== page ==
doctorow — 2013-09-07T23:18:46-04:00 — #1
jake0748 — 2013-09-07T23:56:53-04:00 — #2
Excellent. Happiest, most uplifting thing I've read all day. Naysayers, begone!
incarnedine_v — 2013-09-08T00:09:07-04:00 — #3
not really. we pretty much went at full steam. A hand full of satellites to prove that those work, a hand full of dogs and straight to humans.
Once humans got to space we started hitting one breakthrough after another. First to sleep in space, first to eat, first to poop.
The first space walk was done in this:
a fabric curtain sticking out of a metal ball barely big enough to fit two people.
After Soviets stopped bothering to go to space, the race turned in to a slow crawl with barely any advancement. We still have to hitch rides on rockets that are practically identical to the one that got the above ball in to orbit.
Would you even think of using any vehicle from the 1960s?
That's how stagnant the progress has become and the sad thing is, there's no reason why it should be. For a tiny percentage of national funding NASA can get to mars, mine asteroids and build a moon base and it will create new industries, give jobs to Americans... but then America was never big on logic.
But there's still hope! If China ever even hints at going to Mars we'll be rushing to get there and will have the first reality TV show orbiting Mars in three years tops.
newliminted — 2013-09-08T00:21:49-04:00 — #4
Real World: Mars... bleah.
jjsaul — 2013-09-08T00:22:45-04:00 — #5
How many man-made objects are actively working in space right now?
We all want our space elevator, and we all want to get some of our existential eggs out of this one basket, and it's ridiculous that we spend more on Honey Boo Boo than on earth-crossing asteroid tracking... but man alive, my phone communicates with satellites every moment, and I was born weeks before there were human footprints on the moon. It sure feels like the space age to me.
bbfreak — 2013-09-08T00:34:56-04:00 — #7
I wont dispute that we are pretty much living in the golden age of robotic exploration in space but my question is what comes next? Yes, we have Curiosity, New Horizon, Opportunity, and others but most of these were approved before the recession and since then Congress/The President have slashed NASA's planetary budget twice. Next year NASA will have the smallest budget in purchasing power since 1986. So I don't know what comes after these brilliant missions like Curiosity/etc. So far all we've approved after the recession is Curiosity 2.0 and Phoenix 2.0. Which isn't a bad thing necessarily, but what is the next great mission for NASA past the 2020's?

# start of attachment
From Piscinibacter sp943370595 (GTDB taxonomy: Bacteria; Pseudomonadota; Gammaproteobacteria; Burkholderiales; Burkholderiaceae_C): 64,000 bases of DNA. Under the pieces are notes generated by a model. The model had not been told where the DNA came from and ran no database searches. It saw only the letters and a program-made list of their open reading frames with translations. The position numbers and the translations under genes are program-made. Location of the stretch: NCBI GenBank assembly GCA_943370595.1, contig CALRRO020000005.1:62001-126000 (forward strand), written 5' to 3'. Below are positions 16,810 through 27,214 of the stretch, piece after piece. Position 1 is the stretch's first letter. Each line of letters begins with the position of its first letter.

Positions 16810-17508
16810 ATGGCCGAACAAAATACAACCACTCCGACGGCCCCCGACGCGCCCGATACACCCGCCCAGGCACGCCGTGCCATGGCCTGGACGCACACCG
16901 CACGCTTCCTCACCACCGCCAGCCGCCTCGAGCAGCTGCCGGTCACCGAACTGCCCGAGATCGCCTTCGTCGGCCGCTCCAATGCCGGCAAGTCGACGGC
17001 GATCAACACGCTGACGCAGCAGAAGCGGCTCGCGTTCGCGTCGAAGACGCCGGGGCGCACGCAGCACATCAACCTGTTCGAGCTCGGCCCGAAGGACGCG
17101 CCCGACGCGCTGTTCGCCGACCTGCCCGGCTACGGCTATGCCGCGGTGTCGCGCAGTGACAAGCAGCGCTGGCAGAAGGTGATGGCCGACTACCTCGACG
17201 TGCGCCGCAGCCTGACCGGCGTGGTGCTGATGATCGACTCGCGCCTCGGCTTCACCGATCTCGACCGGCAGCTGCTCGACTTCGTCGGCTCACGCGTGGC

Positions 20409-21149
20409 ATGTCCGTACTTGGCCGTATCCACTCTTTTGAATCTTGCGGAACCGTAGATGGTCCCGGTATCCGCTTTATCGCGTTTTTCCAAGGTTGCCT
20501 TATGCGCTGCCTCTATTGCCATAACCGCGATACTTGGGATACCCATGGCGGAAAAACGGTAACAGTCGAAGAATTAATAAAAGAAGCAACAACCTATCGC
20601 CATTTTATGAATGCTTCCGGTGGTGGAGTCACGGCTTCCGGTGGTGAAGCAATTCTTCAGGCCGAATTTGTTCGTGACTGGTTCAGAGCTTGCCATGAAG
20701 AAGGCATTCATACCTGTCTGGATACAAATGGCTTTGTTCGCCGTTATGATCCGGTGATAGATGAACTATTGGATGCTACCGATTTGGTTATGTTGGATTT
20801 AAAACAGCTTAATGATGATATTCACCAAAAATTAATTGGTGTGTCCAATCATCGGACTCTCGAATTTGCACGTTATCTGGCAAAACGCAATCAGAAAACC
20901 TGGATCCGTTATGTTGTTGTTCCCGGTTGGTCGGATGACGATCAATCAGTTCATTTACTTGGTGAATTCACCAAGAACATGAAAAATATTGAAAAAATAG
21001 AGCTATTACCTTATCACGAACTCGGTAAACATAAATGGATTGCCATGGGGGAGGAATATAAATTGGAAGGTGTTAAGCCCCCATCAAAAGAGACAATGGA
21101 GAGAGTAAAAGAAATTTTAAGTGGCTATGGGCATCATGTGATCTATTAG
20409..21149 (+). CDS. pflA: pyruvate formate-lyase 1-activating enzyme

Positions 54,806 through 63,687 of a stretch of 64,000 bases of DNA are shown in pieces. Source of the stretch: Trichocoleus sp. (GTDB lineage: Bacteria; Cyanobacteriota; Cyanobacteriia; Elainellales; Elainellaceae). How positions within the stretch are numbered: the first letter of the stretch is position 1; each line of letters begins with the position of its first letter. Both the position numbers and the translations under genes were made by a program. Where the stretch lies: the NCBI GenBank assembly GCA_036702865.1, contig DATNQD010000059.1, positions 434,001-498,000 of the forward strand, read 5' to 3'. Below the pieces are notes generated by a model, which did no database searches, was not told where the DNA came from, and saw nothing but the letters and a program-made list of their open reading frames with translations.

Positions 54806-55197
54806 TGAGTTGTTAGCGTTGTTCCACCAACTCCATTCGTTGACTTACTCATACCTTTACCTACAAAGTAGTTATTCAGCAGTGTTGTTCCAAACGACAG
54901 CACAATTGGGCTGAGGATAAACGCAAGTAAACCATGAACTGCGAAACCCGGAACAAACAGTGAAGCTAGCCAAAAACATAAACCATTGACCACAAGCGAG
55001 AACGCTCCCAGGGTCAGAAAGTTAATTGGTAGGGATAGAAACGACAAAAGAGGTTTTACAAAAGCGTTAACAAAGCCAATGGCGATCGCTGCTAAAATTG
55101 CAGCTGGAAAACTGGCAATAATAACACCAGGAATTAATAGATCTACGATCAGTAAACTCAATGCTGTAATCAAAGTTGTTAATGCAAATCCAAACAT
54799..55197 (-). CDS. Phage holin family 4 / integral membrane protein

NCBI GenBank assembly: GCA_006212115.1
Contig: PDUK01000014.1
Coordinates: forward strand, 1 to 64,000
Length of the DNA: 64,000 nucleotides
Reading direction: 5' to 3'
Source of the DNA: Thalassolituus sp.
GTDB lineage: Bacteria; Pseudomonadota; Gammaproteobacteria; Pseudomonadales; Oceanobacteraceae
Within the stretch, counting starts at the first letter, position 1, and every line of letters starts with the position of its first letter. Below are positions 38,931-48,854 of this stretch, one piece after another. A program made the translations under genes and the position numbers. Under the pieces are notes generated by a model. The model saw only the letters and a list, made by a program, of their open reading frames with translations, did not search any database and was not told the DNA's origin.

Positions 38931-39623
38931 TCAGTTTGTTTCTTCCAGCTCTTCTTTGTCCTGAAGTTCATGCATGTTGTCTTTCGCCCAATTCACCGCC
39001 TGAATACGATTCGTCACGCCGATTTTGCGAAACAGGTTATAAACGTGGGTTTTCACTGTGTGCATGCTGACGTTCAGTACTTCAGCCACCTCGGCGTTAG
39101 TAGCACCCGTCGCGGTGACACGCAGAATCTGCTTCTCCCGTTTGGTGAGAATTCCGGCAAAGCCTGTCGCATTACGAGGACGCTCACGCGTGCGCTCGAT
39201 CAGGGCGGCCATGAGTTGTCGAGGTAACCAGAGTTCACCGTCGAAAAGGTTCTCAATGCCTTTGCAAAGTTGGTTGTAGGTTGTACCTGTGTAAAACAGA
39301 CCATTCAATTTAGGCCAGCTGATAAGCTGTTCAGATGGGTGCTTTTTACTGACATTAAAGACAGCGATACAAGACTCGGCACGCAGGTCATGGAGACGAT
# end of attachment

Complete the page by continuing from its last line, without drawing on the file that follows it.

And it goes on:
You might say Orion/SLS but you must be joking. The manned program is even worse off. They are most certainly going to have delays. Lori Garver, leaving NASA after four years as deputy administrator admitted as much today. Which is fail when you think about it, because Orion/SLS have been around in some form since 2005. Yet even the 2021 time table is too generous.
That is 16 plus years of development. Compared to the 9 years it took to develop both Apollo & shuttle. Of course it isn't like we haven't seen this before. ISS didn't exist until 12 years after Reagan's goal to build it in 10 years and then it took about 13 years to complete. Fail.
The only hope as I see it is Space X, if they pull off reusable Falcon 9 boosters like they're moving to do that'll be a game changer. Which would change things for the better for not only manned spaceflight, but unmanned spaceflight.
oldtaku — 2013-09-08T00:37:36-04:00 — #8
Well, that's a nice celebration of the unmanned space program and some reconciliation with harsh reality (even though it's written like something on Jezebel) but still there's no question that as far as manned exploration goes we completely shot our wad on Apollo then clung to the shuttle program long, long after we should have moved on, then nothing. We've got the ISS, which is great, but it's not really even in space. We blew it there.
Of course we didn't completely blow it. The unmanned space program has been a triumph, and that's in a golden age. But don't use that to gloss over our manned failures. A 'smart species' would be doing both in parallel, because individual humans are expendable. We're not in a Space Age till we are comfortably in space.
incarnedine_v — 2013-09-08T00:42:38-04:00 — #9
If your phone was relatively as advanced as the satellite it communicates with it would look like this:
The fact that we littered orbit with these things isn't a feat one should be proud of, and it's a blessing that other fields of science aren't as complaisant, otherwise we'd be posting on BBS forums running on a 25 MHz server talking about how we shouldn't be complaining about this awesome computer age we're all living in.